Elpida Memory Inc. Friday said that the company's next-generation DDR2 SDRAM has "passed an evaluation" by Intel Corp. for use with server processors and chipsets in 2004.
An Intel spokesman also disclosed that the DDR2 memory will be supported by a chipset code-named Lindenhurst, which will interoperate with the Nacona two-way server MPU, and also with a chipset known as Twin Castle that will support a four-way server processor called Potomac.
Intel had revealed at the Intel Developer Forum in February that the new chipsets and processors would use DDR2 memory.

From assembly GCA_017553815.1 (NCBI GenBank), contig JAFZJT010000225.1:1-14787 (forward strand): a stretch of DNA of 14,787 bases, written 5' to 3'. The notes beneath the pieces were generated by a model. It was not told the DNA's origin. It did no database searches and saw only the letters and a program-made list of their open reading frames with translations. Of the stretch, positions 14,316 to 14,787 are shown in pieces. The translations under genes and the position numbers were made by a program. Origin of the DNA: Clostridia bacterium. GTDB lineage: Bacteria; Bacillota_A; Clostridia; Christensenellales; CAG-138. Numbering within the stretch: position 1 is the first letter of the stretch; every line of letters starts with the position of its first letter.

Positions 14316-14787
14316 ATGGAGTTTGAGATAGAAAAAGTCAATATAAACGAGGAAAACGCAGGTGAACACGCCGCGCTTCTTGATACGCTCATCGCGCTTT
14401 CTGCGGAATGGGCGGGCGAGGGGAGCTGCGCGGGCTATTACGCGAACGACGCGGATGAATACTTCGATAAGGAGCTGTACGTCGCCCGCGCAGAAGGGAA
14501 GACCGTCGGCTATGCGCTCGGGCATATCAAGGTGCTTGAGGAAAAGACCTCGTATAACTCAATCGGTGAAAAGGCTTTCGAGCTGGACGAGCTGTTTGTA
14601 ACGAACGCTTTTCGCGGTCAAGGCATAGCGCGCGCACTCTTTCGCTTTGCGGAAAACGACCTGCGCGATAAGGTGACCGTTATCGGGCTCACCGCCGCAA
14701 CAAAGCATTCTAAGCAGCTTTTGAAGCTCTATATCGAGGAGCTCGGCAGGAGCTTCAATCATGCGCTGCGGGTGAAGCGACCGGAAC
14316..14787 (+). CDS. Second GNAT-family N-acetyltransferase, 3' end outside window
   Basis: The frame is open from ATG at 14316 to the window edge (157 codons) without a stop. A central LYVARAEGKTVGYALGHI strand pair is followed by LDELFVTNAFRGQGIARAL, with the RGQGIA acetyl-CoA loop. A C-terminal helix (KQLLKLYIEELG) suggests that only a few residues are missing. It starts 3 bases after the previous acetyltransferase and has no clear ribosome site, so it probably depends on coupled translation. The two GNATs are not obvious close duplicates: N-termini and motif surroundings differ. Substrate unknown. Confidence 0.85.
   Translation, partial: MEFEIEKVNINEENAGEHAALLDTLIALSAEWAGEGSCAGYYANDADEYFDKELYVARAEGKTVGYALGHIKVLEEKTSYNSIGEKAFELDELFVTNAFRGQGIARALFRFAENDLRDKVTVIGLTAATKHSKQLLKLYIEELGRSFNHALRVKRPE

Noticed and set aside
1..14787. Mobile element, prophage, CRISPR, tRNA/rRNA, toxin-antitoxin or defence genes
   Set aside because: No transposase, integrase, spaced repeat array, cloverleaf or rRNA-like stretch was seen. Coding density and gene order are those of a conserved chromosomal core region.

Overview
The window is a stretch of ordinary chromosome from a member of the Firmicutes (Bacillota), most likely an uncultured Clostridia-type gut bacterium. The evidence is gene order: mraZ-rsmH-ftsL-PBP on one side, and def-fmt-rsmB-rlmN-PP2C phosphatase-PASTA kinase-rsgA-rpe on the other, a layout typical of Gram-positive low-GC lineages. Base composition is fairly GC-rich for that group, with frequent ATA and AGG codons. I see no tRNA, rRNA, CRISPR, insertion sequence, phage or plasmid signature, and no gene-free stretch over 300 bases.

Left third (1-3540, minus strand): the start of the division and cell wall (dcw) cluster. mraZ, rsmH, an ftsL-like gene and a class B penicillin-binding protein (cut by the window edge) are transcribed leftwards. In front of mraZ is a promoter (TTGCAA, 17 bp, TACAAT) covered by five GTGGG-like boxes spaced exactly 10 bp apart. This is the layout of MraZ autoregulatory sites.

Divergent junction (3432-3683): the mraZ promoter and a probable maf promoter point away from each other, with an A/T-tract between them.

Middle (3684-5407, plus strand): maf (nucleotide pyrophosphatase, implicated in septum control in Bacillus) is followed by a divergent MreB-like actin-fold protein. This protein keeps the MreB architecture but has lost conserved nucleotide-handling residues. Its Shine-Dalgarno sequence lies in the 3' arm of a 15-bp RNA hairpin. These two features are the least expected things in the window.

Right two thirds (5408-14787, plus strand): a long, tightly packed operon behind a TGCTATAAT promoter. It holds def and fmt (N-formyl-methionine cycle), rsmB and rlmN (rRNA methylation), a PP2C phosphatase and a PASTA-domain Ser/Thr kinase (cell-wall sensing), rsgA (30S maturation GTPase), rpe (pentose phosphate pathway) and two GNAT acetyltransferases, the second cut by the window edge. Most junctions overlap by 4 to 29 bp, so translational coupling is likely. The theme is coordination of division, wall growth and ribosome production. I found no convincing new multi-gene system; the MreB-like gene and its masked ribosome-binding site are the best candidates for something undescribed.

Elpida said it is now sampling a 512Mbit DDR2 chip with data rates of 400Mbits/s and 533Mbits/s. A spokeswoman for the memory chipmaker said production is expected to start in June. The DDR2 chip is made at Elpida's plant in Hiroshima, Japan, using 0.11-micron processing.
Elpida had unveiled its DDR2 memory IC more than a year ago. That chip was made with 0.13-micron processing, but the more advanced production line will result in a smaller die size, the spokeswoman said.
The DDR2 chips are available for $120 each in sample quantities.